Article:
The discourse in AMA paddock is palpable. From 2013’s surprise revelation that AMA Pro Road Racing’s TV package would not cover all the events, to 2014’s complete lack of television coverage, there have been serious questions raised about DMG’s ability to market the premier road racing series in the United States.
A constantly dwindling calendar of events has caused many to wonder about DMG’s ability to organize race weekends, as this year’s provisional five-event calendar was marked with the absence of any races west of The Rockies (the motorcycle industry’s sweet spot), a move that would cause John Ulrich of Roadracing World to start his own three-event “Superbike Shootout” series (Laguna Seca would later be added to the AMA calendar as a sixth event).
This year was also marked by an exodus of top-level teams (Michael Jordan Motorsports and Erik Buell Racing), as well as marquee sponsors (The Army National Guard and GEICO).
Just recently torrential rain, a field of Superbikes on slicks, and not a red flag in sight caused a dust-up just a few weeks ago at Road America, resulting in a modest investment in publication ink regarding the officiating at AMA Pro Road Racing events, especially in regards to rider safety.
American road racing has long been in decline, but never before has the frustration with the series been so evident across the series’ stakeholders of riders, teams, sponsors, fans, and journalists. The malcontent is evident whenever the subject is broached.
No one can say for certain what form American road racing will take for the 2015 season, but things do not seem to be taking a positive direction with DMG’s ownership of AMA Pro Racing.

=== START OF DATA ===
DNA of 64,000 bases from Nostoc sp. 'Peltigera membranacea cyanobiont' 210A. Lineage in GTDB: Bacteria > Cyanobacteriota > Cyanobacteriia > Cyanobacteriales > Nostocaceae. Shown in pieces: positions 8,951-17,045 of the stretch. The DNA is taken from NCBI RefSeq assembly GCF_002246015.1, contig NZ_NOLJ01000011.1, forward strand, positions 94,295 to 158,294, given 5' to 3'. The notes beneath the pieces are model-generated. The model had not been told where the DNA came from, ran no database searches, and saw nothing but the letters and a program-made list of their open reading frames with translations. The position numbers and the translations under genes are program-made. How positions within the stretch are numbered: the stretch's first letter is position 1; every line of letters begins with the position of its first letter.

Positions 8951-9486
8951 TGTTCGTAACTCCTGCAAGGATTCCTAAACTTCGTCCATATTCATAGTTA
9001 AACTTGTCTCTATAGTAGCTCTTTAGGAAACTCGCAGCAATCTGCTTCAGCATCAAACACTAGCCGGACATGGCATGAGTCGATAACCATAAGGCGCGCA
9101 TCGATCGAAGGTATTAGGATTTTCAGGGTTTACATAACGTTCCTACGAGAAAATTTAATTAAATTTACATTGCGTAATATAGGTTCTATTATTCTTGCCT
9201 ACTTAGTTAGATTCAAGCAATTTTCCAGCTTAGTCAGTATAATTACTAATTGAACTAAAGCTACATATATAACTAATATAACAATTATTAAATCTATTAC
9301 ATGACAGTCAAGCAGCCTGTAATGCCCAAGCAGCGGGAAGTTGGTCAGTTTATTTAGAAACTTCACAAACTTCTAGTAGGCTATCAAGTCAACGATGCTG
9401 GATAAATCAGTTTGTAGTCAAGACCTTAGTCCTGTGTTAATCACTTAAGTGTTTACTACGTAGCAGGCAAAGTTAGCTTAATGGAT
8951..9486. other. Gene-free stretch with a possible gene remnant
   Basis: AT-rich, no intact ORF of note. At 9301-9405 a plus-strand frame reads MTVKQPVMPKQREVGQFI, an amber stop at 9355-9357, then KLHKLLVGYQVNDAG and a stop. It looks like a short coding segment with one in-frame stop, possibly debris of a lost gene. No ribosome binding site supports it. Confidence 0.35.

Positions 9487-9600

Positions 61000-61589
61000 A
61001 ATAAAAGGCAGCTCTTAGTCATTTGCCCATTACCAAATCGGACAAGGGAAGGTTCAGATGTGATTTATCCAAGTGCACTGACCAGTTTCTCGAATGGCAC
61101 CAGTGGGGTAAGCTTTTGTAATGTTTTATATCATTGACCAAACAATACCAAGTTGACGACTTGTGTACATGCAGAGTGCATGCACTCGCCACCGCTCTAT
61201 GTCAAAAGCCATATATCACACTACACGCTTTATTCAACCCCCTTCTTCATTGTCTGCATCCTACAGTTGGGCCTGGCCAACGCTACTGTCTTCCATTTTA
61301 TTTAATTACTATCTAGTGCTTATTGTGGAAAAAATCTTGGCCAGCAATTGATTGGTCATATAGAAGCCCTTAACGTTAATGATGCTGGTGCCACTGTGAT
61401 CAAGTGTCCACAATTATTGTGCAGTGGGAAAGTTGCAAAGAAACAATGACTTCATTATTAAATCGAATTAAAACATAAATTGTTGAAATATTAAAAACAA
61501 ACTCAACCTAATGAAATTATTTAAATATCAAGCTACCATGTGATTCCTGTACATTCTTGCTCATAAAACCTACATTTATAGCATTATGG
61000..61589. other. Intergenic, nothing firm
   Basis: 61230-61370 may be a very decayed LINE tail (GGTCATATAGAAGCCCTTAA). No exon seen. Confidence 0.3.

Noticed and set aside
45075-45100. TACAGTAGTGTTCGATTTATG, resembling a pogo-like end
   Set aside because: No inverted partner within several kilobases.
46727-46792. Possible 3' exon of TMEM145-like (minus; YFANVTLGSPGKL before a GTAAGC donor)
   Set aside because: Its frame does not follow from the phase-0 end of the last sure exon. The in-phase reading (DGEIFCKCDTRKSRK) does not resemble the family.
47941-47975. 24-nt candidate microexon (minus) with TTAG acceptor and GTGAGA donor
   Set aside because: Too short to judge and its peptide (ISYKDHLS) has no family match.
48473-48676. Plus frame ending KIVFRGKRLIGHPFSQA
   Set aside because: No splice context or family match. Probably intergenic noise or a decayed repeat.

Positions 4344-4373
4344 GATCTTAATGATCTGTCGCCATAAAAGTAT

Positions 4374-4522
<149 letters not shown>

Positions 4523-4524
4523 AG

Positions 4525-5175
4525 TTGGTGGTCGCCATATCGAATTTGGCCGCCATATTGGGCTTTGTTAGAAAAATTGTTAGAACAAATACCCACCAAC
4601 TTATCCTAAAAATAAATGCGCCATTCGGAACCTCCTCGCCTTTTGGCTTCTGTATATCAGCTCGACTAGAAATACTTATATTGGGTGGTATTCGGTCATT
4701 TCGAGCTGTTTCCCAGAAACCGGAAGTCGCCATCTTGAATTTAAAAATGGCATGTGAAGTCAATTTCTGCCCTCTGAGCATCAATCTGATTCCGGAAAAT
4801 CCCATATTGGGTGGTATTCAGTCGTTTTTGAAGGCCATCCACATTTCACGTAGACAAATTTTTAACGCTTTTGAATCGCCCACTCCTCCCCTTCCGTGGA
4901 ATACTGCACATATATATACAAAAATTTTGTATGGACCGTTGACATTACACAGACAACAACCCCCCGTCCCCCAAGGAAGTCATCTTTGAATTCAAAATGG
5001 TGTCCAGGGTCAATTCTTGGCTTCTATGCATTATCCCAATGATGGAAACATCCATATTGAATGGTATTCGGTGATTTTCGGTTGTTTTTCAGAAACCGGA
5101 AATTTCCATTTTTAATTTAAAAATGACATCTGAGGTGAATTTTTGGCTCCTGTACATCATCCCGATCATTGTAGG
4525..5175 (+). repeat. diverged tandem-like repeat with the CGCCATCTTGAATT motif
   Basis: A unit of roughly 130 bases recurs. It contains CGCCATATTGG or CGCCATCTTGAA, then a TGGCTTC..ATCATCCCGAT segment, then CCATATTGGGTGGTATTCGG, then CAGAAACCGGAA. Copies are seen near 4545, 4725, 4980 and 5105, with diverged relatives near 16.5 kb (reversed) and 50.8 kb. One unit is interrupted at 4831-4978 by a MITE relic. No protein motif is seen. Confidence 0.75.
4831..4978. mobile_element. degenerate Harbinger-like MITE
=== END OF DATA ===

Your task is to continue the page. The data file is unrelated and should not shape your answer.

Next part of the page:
American road racing is in serious danger of fracturing if the Superbike Shootout continues, and it could legitimately collapse altogether if DMG continues operating the way it has to date. As if that wasn’t enough, a third option is waiting in the wings: Dorna.
We first saw mention of the MotoGP and World Superbike media rights holder’s interest in the United States road racing scene come from Larry Lawrence, and like any good gossip in the AMA paddock, Lawerence gave the information the appropriate treatment of skepticism and cynicism.
There is after all something amusing about the state of American road racing reaching such a lowly state that American fans are actually excited about the prospect of Dorna Motor Sport’s involvement with the series.
The rumors haven’t stopped circulating though, and our sources have intimated Carmelo Ezpeleta’s desire to run the big show on US soil, with a twist. According to the people who we have talked to, Dorna’s involvement would actually see the creation of a North American Championship that would include Canada, Mexico, and the United States of America.
This NAFTA of motorcycle championships would serve not only to help Dorna’s interests in cultivating talent from North America, but would also presumably side-step any legal entanglements with the litigiously quick French family that runs DMG.
A glimpse at Dorna’s work with the Spanish national championship shows the media company’s success at this level of sport, with the CEV being perhaps the top feeder-series for riders hoping to enter grand prix racing.
From a business perspective, the idea of a North American championship is intriguing, and there could be some interesting sponsorship opportunities for brands that deal heavily in these three countries.
The move could also be a stepping stone for Dorna into the South American market, a location the Spanish company is keen to get a foothold in for its MotoGP and World Superbike properties.
A lot remains to be seen from this rumor though, and from American road racing in general. Again, the very fact that we’re talking about this rumor shows the state of the sport.
If true, who would have thought 10 years ago that a European company could control AMA Pro Road Racing. And if false, it just shows the level of desperation for motorcycle racing fans and stakeholders here in the United States. Either way you look at it, it’s a scary proposition.
Source: Bothan Spies